They've got statistical analysis that can be run on the numbers. They can cross-reference. They can compare it against local trends, against buying histories, against your buying history. Questionable numbers are tossed and feedback is monitored. If their numbers start to indicate that 80 year old men have started listening to the 'Alt Rock' station rather than the geezer stations that they have aimed at them, they go over those numbers with a fine tooth comb. Chances are they're forming their own category: "People Who Try to Spoof Us" - tend to stay up late, buy 3.2 beer from the grocery store and use less aerosol deodorant than other peers in their category. (Very important: DO NOT stop doing this! You'll see why later.)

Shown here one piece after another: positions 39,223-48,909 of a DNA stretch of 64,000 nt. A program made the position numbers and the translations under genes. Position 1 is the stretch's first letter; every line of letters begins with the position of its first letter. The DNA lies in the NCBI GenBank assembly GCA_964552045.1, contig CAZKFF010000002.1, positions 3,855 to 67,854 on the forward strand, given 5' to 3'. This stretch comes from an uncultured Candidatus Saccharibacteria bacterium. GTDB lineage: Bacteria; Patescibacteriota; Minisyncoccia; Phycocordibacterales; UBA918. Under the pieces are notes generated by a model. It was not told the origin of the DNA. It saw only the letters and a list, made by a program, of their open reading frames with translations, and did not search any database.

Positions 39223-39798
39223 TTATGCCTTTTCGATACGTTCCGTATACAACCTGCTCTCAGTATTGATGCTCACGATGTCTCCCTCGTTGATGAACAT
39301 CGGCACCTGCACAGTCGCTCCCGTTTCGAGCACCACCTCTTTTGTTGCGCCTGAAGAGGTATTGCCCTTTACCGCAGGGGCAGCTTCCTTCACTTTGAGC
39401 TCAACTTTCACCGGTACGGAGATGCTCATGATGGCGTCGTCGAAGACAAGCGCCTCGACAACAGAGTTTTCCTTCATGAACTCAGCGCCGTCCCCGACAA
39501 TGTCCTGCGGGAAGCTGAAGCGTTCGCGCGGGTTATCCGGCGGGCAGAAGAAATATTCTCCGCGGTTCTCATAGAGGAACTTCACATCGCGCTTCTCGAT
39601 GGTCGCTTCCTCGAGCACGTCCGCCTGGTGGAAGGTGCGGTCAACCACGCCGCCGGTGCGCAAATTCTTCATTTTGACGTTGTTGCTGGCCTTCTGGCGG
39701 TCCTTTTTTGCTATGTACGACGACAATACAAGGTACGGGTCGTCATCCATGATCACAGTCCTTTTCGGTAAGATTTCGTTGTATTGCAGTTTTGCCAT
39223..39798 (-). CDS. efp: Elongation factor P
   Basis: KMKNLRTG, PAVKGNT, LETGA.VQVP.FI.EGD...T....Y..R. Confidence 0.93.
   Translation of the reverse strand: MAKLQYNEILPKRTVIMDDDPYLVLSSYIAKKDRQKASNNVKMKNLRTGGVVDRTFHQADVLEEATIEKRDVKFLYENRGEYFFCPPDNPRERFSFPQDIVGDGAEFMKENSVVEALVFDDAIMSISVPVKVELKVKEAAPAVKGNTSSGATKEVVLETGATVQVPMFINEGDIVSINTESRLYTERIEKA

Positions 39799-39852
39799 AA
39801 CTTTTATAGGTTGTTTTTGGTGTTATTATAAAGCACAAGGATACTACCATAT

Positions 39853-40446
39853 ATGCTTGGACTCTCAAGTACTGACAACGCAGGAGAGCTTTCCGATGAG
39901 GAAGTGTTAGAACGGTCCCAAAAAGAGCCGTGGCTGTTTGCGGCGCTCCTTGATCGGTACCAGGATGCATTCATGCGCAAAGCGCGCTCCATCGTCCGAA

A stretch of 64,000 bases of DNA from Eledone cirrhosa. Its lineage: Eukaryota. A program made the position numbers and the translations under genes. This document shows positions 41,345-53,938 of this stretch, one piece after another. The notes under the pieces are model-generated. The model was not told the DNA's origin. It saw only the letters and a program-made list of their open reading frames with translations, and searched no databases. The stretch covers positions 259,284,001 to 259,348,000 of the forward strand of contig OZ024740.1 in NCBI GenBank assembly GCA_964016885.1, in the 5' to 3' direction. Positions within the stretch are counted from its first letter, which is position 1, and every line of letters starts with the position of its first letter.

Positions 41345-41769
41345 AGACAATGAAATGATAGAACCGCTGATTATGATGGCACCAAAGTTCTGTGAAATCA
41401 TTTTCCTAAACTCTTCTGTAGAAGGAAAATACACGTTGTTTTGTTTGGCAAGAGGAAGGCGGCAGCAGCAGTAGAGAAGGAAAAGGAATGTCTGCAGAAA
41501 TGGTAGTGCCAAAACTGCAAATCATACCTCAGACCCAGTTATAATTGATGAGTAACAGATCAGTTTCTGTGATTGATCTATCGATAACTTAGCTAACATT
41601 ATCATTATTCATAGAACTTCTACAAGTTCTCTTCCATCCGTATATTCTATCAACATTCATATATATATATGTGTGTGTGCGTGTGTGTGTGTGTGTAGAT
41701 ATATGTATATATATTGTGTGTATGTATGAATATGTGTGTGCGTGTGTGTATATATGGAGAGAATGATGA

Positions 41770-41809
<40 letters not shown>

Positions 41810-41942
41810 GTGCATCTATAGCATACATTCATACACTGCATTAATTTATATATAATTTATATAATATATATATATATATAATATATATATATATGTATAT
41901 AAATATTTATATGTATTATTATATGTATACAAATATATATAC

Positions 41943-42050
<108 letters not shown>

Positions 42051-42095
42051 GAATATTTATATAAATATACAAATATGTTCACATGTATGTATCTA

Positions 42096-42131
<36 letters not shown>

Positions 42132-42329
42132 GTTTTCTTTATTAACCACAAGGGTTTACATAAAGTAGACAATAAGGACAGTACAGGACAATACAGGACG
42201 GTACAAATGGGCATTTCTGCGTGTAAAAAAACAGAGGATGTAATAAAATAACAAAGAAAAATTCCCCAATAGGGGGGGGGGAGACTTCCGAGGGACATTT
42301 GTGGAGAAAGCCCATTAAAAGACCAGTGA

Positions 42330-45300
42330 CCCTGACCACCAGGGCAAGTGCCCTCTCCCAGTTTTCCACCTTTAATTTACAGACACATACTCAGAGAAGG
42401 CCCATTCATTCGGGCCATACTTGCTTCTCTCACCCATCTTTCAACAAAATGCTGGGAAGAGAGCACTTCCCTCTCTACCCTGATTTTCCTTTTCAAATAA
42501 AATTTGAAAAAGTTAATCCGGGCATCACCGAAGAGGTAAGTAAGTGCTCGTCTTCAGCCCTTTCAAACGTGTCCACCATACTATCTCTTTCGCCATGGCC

So, to wreck the Data Integrity, it would have to be done in a way that avoids detection. We have to replace the contents of the box without alerting the dragon, archers or the crocs. Everything has to appear normal, except that the numbers stop working out.
The word that we're looking for here is "subtlety". A sudden shift in patterns will be noticed. The collectors know what 'you' have done in the past and can make educated guesses about the future. If the young'uns started buying Ensure at a much higher rate than before, the jig is up.
So, the next time that you fill out a survey, make it almost correct. If you're 24, you're 32. If you're 35, you're 26. Or 42. Or (and this is the tricky part) 32. And here is the only rule that I can give you: There can be no (other) rules. Why?